Get ready for Firefox
Open-source browser is trim, fast and stable
- By Patrick Marshall
- Apr 03, 2005
Sometimes less is more. Especially if it means you get a faster, trimmer Web browser that isn't subject to the crashes and security gaps that afflict the market-leading Microsoft Internet Explorer.
Say hello to the Mozilla organization's Firefox, an open-source upstart that could well give Internet Explorer a run for its money.
Trim? You bet. Our download of Firefox took only a few seconds; the code is a svelte 6.2M in size. By comparison, you'll download about 12M to get the latest version of Internet Explorer.
Indeed, a basic installation of Firefox sticks to the fundamentals. The browser interface looks very much like that of Internet Explorer, with toolbars across the top and an optional panel down the left side that can display either bookmarks or a history of Web sites visited. Also included are a built-in pop-up blocker and a customizable search bar.
In addition to its trim lines, Firefox offers features that Internet Explorer users might envy. We especially liked its tabbed browsing feature. As you open Web sites, you can have them appear as tabs above the main display window, making it easy to move from one site to another.
We also liked Firefox's Download Manager. When you download a file from a Web site, Download Manager pops open in a separate window, showing you the download's progress. It also keeps a record of downloads, allowing you to selectively open or remove files.
Another nifty feature is Firefox's tool for finding text on a Web page. As you type the word to find, Firefox displays highlighted matches on the page. Firefox's search tool also puts controls for moving to the next or previous hits conveniently at hand without obscuring Web content, as Internet Explorer's tool does.
Another extra: Firefox offers a built-in Really Simple Syndication (RSS) reader. That means you can receive automatic updates of feeds from Web sites that employ RSS, such as Slate.com and some Web logs.
Finally, one of our favorite features is Firefox's Password Manager. Whenever you visit a Web site that requires a log-in, Firefox offers to save your user name and password for the next visit. When you return, all it takes is a single click to log in.
Firefox is an open-source program, which further distinguishes it from Internet Explorer and has both positive and potentially negative implications. On the plus side, being an open-source program means a wide array of developers are working on fixes and enhancements. You can tap into this community via Mozilla's Web site.
Thanks in large part to this ad hoc community, more than 170 extensions are available for users to download, including an
ad blocker that will keep banner advertisements from appearing on Web sites you visit, a full-featured calendar, a spell checker and a weather forecast display for your toolbar. Firefox includes an extension manager that makes it easy to add and remove extensions. If you download many extensions, of course, your browser may start to get cluttered, but the strategy of shipping a trim browser means that users can choose which features to add.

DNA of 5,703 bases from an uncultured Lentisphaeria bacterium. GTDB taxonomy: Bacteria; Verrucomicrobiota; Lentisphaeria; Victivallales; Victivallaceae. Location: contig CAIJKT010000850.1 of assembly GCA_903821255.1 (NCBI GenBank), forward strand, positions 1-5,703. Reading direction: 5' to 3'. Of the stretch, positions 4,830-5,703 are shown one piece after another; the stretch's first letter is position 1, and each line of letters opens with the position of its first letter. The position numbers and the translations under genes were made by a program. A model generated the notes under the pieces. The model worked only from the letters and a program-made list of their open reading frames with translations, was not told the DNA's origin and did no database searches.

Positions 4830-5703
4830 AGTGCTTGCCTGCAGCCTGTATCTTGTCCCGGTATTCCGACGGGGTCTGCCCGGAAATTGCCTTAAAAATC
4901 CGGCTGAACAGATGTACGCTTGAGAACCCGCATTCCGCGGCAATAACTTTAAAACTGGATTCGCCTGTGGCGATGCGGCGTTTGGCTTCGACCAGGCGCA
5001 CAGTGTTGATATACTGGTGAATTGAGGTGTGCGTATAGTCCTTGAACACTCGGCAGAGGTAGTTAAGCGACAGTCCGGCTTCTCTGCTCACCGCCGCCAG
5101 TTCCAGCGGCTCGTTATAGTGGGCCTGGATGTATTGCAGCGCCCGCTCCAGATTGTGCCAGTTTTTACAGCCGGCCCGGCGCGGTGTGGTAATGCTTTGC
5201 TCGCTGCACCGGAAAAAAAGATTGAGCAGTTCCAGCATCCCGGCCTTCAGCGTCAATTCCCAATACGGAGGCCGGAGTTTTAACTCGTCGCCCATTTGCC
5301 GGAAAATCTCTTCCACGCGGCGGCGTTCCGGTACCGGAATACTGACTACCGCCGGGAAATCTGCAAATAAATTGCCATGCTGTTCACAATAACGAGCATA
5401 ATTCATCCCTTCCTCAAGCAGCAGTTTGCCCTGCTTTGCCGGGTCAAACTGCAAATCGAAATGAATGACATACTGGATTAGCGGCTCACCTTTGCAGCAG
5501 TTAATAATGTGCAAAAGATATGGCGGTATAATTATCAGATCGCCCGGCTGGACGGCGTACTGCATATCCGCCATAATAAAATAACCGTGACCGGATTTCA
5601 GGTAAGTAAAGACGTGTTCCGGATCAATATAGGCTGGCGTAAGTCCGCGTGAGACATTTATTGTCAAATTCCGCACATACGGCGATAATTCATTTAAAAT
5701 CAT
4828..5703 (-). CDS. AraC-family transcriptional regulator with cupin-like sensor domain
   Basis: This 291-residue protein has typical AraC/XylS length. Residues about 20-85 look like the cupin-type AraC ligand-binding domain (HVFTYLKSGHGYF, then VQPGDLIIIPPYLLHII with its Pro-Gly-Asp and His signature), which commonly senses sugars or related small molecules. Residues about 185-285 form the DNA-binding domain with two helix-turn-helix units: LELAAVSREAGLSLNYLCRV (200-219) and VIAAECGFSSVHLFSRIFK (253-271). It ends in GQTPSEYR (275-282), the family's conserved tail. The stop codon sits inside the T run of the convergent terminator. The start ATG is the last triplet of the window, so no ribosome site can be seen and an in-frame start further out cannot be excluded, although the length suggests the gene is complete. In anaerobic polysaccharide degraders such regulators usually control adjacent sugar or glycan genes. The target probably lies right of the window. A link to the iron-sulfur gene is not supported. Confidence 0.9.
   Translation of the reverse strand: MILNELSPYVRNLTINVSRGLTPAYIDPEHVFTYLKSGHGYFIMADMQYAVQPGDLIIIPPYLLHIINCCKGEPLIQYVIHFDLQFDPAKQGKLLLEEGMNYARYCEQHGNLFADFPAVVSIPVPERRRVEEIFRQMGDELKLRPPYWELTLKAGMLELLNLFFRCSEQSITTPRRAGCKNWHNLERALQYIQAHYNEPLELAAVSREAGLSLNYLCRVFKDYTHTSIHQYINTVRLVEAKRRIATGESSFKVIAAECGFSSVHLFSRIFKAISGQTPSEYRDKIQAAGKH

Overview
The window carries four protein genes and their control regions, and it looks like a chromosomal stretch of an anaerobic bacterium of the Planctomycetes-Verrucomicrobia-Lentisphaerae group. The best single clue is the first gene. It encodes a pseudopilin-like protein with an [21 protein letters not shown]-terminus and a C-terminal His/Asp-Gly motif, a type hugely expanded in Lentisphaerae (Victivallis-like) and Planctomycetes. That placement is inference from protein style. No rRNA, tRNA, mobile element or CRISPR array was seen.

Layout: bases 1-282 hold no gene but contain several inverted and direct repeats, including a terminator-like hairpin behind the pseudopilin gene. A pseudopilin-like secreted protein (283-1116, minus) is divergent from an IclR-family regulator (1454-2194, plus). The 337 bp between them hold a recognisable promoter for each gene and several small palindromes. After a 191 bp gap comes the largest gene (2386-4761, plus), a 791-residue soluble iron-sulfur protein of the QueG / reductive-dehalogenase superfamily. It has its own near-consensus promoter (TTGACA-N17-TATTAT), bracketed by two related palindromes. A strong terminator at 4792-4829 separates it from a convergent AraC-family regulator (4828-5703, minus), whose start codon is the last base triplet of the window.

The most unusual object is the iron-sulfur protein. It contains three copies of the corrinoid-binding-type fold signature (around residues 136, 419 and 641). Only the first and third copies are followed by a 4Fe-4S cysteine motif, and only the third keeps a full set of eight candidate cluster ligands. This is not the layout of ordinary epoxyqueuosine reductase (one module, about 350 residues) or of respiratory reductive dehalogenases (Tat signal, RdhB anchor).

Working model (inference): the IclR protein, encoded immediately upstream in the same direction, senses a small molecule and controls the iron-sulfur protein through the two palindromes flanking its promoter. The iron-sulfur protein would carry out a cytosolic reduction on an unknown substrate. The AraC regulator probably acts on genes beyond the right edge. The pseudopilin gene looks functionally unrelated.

The downside of Firefox being an open-source browser?
Firefox is currently much safer to use than Internet Explorer, but it's worth noting that Firefox's greater security is mostly a function of Internet Explorer being a higher-profile target for hackers and the creators of worms, viruses and other malicious code.
Virus writers tend to target the big guys, and Mozilla has elected, accordingly, not to support ActiveX, Microsoft's technology for sharing information among applications, or VBScript, a Microsoft scripting language. ActiveX and VBScript are used on many Web sites, and they are also frequent targets for viruses and hackers.
Of course, if Firefox attained the popularity of Internet Explorer, it would become more of a target. What's more, those virus writers and hackers would, like developers, have easy access to the browser's source code.
In the meantime, however, Firefox users are somewhat more secure than Internet Explorer users. The only price of this added security is partial incompatibilities with Web sites that have been designed specifically to work with the full feature set supported by Internet Explorer. You may find, for example, that applets or pull-down menus on certain sites do not work. In our testing, however, we rarely encountered such problems.
Systems administrators will also appreciate that Firefox can run on any version of Microsoft Windows starting with Windows 98. It can also run on Linux and Apple Computer's Mac OS X.
The bottom line: Firefox has won converts at the Federal Computer Week test center. The browser is easy to use and is trim, fast and stable. In several weeks of use, we never experienced a crash.
Patrick Marshall is a freelance technology writer for GCN.